{¶ 38} There is nothing in the record indicating what, if any, authority the probate court has relied upon to usurp the exclusive jurisdiction of the Ohio Supreme Court for the perceived violation of DR 9-102 or a similar local rule of the probate court.   There is certainly nothing in Sup.R. 5 that would allow a probate court to impose monetary sanctions on an attorney for violating a specific rule in the Ohio Code of Professional Responsibility or a similar local court rule.   Any further discussion of these issues on our part would be mere speculation, particularly since we have no arguments from appellee to illuminate our analysis.

{¶ 39} For the reasons stated above, GPJW's first argument under this assignment of error has merit and warrants a reversal of the probate court judgment.

 {¶ 40} GPJW's second argument is that the probate court should not be permitted to impose such a severe sanction except upon a finding of bad faith or willful noncompliance with court orders, particularly since the local rule that GPJW supposedly violated did not exist at the time that many of the settlements were being negotiated.

{¶ 41} GPJW cites a case from this court dealing with sanctions imposed for violation of the rules of discovery in Civ.R. 26.  Cucciolillo v. E. Ohio Gas. Co. (1980), 4 Ohio App.3d 36, 38, 4 OBR 59, 446 N.E.2d 175.   It is not clear how the Cucciolillo case applies to the situation we find in the instant appeal.

{¶ 42} GPJW contends that the unwritten ten-percent-interest-penalty rule did not exist at the time that it received the proposed settlement funds.   It appears that this is partially correct, because the local rules that GPJW allegedly violated did not become effective until March 14, 2002.   At least some of the proposed  settlement funds for some GPJW clients were collected before then.   There is also no provision in the Rules of Superintendence for purely oral local rules.  Sup.R. 5(A)(1) allows courts to adopt local rules of practice that do not conflict with other rules established by the Ohio Supreme Court.  Sup.R. 5 also provides for a hearing, appropriate notice of the rule, and filing the rule with the Supreme Court.   If proposed local rules must be filed with the Supreme Court, they must surely be written.

{¶ 43} Furthermore, the only possible rule that the probate court could have been relying on, which is Loc.R. 70.5(C)(1) quoted above, does not provide the ten percent penalty that the probate court imposed.   Although the probate court may have believed there was an understood rule governing these sanctions, there is nothing in the record revealing the means for litigation counsel to learn of this oral rule other than at the time of the sanction.   Based on these reasons, it appears that GPJW's second argument is also correct.

 {¶ 44} We are aware that the probate court has the authority under R.C. 2109.52 to impose a ten percent statutory penalty in a concealment action.   A concealment action is a summary proceeding in which the probate court attempts to determine whether estate assets were concealed, converted, embezzled, or conveyed away.  State ex rel. Goldberg, supra, 93 Ohio St.3d at 163, 753 N.E.2d 192.   There is no indication, though, that any party filed a concealment complaint pursuant to R.C. 2109.50 or that any proceedings resembling a concealment action took place.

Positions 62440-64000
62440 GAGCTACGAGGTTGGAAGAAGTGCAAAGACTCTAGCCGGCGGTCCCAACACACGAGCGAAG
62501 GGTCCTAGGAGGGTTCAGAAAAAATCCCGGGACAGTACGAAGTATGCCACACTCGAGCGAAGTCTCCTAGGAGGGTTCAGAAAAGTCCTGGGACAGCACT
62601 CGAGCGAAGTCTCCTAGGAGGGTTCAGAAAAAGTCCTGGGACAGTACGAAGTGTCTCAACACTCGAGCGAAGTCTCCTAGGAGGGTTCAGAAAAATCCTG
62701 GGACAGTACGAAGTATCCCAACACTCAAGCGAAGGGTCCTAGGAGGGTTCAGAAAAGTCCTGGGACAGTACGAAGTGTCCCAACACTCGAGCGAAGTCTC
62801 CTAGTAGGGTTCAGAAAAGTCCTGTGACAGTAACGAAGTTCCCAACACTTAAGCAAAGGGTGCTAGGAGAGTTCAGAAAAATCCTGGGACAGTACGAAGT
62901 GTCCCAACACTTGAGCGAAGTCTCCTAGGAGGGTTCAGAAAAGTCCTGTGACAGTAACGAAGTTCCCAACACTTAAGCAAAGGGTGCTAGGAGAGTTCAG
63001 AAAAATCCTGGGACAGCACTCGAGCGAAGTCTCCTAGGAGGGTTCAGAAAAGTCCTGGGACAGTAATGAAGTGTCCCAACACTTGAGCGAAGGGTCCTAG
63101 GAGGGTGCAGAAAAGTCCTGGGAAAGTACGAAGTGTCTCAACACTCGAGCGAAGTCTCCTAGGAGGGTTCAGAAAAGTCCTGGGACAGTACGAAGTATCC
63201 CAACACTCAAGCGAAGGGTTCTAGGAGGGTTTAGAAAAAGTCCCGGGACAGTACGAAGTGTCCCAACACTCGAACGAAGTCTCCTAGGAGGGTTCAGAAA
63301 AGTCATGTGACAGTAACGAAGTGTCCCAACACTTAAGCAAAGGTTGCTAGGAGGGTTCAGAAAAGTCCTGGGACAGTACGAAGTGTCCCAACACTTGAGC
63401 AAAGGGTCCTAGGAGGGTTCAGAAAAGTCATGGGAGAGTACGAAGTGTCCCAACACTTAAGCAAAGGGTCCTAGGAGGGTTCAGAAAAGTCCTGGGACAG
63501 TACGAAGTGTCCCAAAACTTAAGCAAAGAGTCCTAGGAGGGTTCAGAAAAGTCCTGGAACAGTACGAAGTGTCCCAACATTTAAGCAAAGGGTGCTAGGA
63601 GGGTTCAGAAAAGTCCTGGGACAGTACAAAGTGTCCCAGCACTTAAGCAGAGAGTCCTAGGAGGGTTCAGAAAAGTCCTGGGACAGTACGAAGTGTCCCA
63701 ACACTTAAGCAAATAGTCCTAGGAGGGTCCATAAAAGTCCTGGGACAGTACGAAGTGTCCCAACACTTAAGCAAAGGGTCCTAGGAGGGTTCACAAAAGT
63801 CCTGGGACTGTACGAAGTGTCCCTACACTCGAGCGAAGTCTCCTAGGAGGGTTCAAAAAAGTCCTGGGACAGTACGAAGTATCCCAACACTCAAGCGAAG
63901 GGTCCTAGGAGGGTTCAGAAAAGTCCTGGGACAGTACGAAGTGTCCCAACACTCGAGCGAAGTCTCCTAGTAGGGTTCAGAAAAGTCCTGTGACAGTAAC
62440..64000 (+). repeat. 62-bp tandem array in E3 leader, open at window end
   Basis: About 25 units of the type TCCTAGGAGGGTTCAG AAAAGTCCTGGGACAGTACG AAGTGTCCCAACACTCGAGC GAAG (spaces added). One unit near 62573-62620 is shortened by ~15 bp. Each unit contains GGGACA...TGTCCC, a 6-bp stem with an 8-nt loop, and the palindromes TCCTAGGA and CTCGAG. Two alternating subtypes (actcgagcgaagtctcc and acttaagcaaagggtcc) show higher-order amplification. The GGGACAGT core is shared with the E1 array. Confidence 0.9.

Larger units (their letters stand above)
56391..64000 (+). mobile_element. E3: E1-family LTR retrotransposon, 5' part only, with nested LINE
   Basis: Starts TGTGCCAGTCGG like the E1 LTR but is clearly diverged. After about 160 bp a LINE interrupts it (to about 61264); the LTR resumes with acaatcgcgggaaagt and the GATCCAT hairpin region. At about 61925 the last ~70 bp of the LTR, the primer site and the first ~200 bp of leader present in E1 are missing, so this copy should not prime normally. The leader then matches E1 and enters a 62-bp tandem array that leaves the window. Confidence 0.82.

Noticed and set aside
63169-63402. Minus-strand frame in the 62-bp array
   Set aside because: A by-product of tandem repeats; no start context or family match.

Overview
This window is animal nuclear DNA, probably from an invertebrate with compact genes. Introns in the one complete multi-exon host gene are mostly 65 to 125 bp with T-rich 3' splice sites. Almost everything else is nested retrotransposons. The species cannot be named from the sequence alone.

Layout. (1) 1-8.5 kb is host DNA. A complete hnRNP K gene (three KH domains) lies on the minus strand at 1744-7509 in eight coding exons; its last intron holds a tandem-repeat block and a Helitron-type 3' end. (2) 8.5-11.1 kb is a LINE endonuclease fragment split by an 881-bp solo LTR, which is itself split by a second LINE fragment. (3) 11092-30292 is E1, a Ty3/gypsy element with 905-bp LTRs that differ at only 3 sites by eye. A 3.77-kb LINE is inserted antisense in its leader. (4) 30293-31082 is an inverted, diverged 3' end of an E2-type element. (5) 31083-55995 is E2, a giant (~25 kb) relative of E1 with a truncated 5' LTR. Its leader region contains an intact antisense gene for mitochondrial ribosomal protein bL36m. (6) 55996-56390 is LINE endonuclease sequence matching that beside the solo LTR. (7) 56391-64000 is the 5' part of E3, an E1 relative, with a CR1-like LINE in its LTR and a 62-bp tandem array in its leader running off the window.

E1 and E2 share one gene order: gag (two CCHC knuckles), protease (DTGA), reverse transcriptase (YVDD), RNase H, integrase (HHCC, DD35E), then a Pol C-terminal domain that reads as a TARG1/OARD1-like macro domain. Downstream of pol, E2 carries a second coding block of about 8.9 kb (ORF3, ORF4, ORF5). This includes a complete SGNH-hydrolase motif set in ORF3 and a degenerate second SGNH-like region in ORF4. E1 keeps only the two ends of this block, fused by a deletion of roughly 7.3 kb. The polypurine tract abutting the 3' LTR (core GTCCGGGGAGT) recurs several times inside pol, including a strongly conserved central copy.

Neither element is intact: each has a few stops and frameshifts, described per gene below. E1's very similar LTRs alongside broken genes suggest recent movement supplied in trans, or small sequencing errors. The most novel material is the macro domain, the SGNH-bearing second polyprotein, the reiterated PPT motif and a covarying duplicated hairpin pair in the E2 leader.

{¶ 45} GPJW's third argument involves the doctrine of the separation of powers.   GPJW contends that the probate court has attempted to change the substantive law of fiduciaries by requiring GPJW, as a fiduciary, to hand over funds to a decedent's estate that properly belong to wrongful-death beneficiaries.   According to the doctrine of the separation of powers, “ ‘each of the three grand divisions of the government, must be protected from encroachments by the others, so far that its integrity and independence may be preserved.’ ”   S. Euclid v. Jemison (1986), 28 Ohio St.3d 157, 159, 28 OBR 250, 503 N.E.2d 136, quoting Fairview v. Giffee (1905), 73 Ohio St. 183, 187, 76 N.E. 865.   GPJW does not explain how the probate court's local rules conflict with or usurp a legislative enactment that would encroach upon the authority of the legislative branch of government.

{¶ 46} GPJW is correct that the Ohio Constitution prohibits the Ohio Supreme Court (and by extension, courts subservient to the Supreme Court) from enacting rules that “abridge, enlarge, or modify any substantive right.”   Section 5(B), Article IV of the Ohio Constitution.   GPJW asserts that the duties of a fiduciary involve substantive rights, but there is no further elaboration as to the content of  those substantive rights.   Without some clearer indication of the substantive rights that are supposedly undermined by the local rules of the probate court, it is futile, if not impossible, to address this argument.   We are not persuaded by GPJW's third argument under this assignment of error.

{¶ 47} Based on our analysis above, appellant Goldberg, Persky, Jennings & White's first assignment of error is overruled, and the February 5, 2004 judgment entry of the Mahoning County Court of Common Pleas, Probate Division, is affirmed with respect to the court's award of litigation expenses.   We sustain GPJW's second assignment of error and reverse the probate court's judgment with respect to the ten percent interest penalty that was deducted from their attorney fees.   Judgment is hereby entered in favor of GPJW in the amount of $603.99.

Judgment affirmed in part, and reversed in part.

 WAITE, Presiding Judge.

DONOFRIO, J., concurs. DeGENARO, J., concurs in judgment only.

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IN RE: ESTATE OF ROBERTSON. (2004)

Docket No: No. 04 MA 46.

Decided: December 02, 2004

Court: Court of Appeals of Ohio,Seventh District, Mahoning County.